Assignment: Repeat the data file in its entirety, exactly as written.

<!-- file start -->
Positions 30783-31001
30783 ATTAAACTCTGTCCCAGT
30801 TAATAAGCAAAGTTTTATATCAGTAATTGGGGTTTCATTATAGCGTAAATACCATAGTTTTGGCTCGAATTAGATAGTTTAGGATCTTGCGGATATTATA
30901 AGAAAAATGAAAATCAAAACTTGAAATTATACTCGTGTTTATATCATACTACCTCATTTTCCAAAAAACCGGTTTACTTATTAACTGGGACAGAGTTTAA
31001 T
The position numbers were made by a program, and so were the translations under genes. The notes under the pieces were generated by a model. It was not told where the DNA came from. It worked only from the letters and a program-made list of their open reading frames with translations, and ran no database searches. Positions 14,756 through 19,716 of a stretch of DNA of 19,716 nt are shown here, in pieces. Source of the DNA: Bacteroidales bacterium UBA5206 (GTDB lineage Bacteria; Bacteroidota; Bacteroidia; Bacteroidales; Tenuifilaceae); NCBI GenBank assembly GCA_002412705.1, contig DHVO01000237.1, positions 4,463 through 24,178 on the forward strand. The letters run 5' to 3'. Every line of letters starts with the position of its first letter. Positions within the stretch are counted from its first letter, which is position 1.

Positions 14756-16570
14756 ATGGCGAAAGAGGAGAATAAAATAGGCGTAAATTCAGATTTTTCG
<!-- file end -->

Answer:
Positions 30783-31001
30783 ATTAAACTCTGTCCCAGT
30801 TAATAAGCAAAGTTTTATATCAGTAATTGGGGTTTCATTATAGCGTAAATACCATAGTTTTGGCTCGAATTAGATAGTTTAGGATCTTGCGGATATTATA
30901 AGAAAAATGAAAATCAAAACTTGAAATTATACTCGTGTTTATATCATACTACCTCATTTTCCAAAAAACCGGTTTACTTATTAACTGGGACAGAGTTTAA
31001 T
The position numbers were made by a program, and so were the translations under genes. The notes under the pieces were generated by a model. It was not told where the DNA came from. It worked only from the letters and a program-made list of their open reading frames with translations, and ran no database searches. Positions 14,756 through 19,716 of a stretch of DNA of 19,716 nt are shown here, in pieces. Source of the DNA: Bacteroidales bacterium UBA5206 (GTDB lineage Bacteria; Bacteroidota; Bacteroidia; Bacteroidales; Tenuifilaceae); NCBI GenBank assembly GCA_002412705.1, contig DHVO01000237.1, positions 4,463 through 24,178 on the forward strand. The letters run 5' to 3'. Every line of letters starts with the position of its first letter. Positions within the stretch are counted from its first letter, which is position 1.

Positions 14756-16570
14756 ATGGCGAAAGAGGAGAATAAAATAGGCGTAAATTCAGATTTTTCG